The list of NHL defensemen to score 20 goals in the past five seasons isn't very long.
Brent Burns has done it twice, notching 27 tallies in 2015-16 and then going up to 29 goals a year later. Both Oliver Ekman-Larsson and Mark Giordano had 21 in 2015-16, while Shea Weber had 20 that year. Then last year, Morgan Rielly landed at 20 goals on the nose.
Then there's Zach Werenski. The Blue Jackets blueliner has pulled away from the field this year, leading all NHL defensemen by four goals by getting to 20 tallies this year.
It has been a historic season in Blue Jackets annals considering he not only set the franchise record for goals in a season, he also set the team mark for career goals from the blue line, racing away from teammates Seth Jones and David Savard as well as former Jackets Rostislav Klesla and Fedor Tyutin.
Video: VAN@CBJ: Werenski hammers one-timer home for PPG
Who could have seen such a memorable campaign coming?
Well, we don't want to say Werenski necessarily did. Then again, he didn't exactly shy away from the fact he expected to have a big 2019-20 season.
"I have goals going into each year that I set for myself," Werenski recently told BlueJackets.com. "Obviously you have to take every game and every season in stride. You never know what is going to happen, you never know what a team is going to do or whatnot.
"Twenty goals was a number I thought I could hit. Whether it was 17 or 19 or 22, I don't really know, but that was the kind of number I wanted to get near. Scoring 20, that has a lot to do with your teammates. I have said this before, but it seems like I'm just getting ice and they're finding me and pucks are finding me. I've been pretty fortunate this year with that."
That little bit of modesty is peak Werenski, whose pulse likely changes no more than a beat or two in any game. He's never too high or too low and has a calm to his game that belies how hard a competitor he is, and he has an elite shot and the confidence to go forward with his legs that puts him in offensive positions that other blueliners just can't get to.
All that makes him one of the elite defensemen in the league when it comes to scoring, as only six defensemen in the NHL have 10-plus goals in each of the past four seasons -- Werenski, Burns, Alex Pietrangelo, Roman Josi, Dougie Hamilton and Victor Hedman. In that span, Werenski's 58 goals tie Pietrangelo for third in the league from the blue line.
Making it all the more impressive is that Werenski is just 22, the youngest player in that group by four years. Making it even more impressive? Werenski suffered a shoulder injury midway through his sophomore campaign in the NHL yet still put 16 goals in the net. Then last year, after offseason shoulder surgery, he felt like he was behind from the get-go and finished with 11 goals, a total that likely would have been higher had he had a summer to train.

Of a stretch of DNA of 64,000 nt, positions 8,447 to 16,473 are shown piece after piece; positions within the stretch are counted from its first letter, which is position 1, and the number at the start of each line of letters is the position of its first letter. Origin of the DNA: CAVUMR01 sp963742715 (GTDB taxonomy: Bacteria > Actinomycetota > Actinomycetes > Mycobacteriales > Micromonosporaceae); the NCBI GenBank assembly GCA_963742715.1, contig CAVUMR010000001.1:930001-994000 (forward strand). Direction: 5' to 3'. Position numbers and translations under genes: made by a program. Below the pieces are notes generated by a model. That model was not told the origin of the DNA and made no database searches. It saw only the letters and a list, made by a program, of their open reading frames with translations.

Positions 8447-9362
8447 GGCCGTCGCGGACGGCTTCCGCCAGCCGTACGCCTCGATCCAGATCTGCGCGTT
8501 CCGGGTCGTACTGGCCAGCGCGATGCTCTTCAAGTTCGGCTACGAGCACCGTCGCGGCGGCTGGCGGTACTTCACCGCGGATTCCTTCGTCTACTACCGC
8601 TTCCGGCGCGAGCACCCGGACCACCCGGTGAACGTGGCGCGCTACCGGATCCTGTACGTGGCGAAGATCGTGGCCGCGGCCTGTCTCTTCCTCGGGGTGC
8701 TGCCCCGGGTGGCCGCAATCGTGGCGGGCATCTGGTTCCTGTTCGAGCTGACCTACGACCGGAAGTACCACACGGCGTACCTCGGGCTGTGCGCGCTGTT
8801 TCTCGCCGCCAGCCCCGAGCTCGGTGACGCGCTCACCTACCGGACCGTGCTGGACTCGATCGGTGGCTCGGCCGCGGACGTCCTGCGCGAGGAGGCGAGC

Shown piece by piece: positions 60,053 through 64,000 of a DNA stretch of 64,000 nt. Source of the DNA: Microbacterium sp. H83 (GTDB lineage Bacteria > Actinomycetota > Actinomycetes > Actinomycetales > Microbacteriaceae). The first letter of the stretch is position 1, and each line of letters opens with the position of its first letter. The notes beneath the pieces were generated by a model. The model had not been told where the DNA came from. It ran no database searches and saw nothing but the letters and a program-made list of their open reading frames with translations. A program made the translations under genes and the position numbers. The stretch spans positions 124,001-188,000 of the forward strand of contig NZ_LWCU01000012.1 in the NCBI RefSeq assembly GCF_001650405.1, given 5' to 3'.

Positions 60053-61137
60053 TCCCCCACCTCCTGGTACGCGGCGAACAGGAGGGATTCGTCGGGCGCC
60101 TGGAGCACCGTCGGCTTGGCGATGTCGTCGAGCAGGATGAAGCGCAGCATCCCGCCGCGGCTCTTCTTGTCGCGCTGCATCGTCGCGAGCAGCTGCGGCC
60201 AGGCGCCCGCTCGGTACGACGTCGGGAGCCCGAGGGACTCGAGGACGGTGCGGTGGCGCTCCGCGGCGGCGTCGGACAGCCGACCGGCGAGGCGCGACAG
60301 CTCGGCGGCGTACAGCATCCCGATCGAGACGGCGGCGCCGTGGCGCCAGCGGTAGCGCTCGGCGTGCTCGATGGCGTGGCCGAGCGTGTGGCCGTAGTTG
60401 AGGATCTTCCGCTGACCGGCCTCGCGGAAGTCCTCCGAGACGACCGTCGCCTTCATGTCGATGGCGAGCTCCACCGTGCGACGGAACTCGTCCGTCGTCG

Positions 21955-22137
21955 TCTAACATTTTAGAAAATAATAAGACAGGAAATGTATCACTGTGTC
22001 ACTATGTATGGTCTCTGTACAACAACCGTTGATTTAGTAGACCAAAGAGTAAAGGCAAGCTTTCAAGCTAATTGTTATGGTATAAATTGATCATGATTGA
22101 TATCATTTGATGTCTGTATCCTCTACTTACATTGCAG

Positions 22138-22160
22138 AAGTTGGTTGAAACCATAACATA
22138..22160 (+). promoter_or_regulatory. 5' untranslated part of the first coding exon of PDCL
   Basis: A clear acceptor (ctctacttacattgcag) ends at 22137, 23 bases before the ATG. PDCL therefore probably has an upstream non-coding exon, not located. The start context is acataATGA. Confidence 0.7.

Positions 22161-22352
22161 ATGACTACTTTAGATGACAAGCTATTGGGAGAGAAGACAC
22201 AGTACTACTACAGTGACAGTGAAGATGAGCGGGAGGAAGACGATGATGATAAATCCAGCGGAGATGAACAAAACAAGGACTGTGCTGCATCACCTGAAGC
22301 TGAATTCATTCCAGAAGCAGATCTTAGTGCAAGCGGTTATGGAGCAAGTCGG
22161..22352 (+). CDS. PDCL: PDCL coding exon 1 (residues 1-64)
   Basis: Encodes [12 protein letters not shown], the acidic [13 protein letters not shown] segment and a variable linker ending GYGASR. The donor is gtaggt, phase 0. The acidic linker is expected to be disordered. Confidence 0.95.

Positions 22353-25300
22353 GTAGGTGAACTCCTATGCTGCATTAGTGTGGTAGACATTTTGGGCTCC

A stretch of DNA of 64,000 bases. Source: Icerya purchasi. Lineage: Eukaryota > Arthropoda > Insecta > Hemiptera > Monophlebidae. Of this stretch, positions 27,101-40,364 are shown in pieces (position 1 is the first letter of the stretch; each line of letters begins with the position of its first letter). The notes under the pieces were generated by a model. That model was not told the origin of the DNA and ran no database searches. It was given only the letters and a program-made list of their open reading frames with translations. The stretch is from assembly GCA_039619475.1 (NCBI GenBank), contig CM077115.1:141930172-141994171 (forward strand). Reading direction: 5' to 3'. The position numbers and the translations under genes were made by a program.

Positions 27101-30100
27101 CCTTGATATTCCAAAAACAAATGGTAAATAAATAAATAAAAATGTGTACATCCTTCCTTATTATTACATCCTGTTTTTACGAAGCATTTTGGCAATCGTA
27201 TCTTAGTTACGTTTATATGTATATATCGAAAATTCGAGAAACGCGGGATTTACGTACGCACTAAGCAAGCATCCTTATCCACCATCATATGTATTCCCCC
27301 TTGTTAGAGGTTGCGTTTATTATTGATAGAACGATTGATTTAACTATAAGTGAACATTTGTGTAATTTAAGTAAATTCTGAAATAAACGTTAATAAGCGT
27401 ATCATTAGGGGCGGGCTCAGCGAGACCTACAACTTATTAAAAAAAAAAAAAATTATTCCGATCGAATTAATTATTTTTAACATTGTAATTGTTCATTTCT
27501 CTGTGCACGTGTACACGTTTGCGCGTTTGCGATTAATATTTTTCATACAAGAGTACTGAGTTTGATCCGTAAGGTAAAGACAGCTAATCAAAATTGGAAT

In other words, he felt good going into this year. He was healthy, had a full offseason of training and signed a new three-year contract going into the campaign, setting himself up for a huge campaign.
Video: CBJ@MIN: Werenski dekes, rips shot past Stalock
"It's one of those things where I had a summer to work on this stuff," he said. "My second year, I went through the shoulder injury then shoulder surgery. I didn't have any time to train last summer, so I felt like I was behind coming into the season. I knew having a full summer was going to benefit me.
"I think just working on my shot, working on getting in scoring areas, just better conditioned -- I feel better this year on the ice, playing bigger minutes in all situations, so I think summer definitely helped me being healthy and coming into the season."
Head coach John Tortorella calls Werenski "a hell of an offensive player that's just growing as a player," someone who is becoming a complete player as his career goes on. Werenski's offensive talents have always been known and are what made him a first-round draft pick in 2015 -- after starring for U.S. Under-18 teams growing up, he had 20 goals and 61 points in two seasons as a 17- and 18-year-old with the University of Michigan -- but Tortorella has some admiration for how his defensive game has come along over the past few seasons.
And now, he sees a player who can get it done on both sides of the ice. But it's that off-the-charts offensive skill that makes Werenski one of the most unique and exciting players in the league.
"He's been a big part of our offense," Tortorella said. "I think he's getting better and better at understanding when to go and when not to go. He's a big part of our offense. I shudder to thik where our offense would be without what he's done. … There's no question he is hitting the net more and I think that was a big part of a weakness in his game was he didn't really understand or really feel the importance of hitting the net."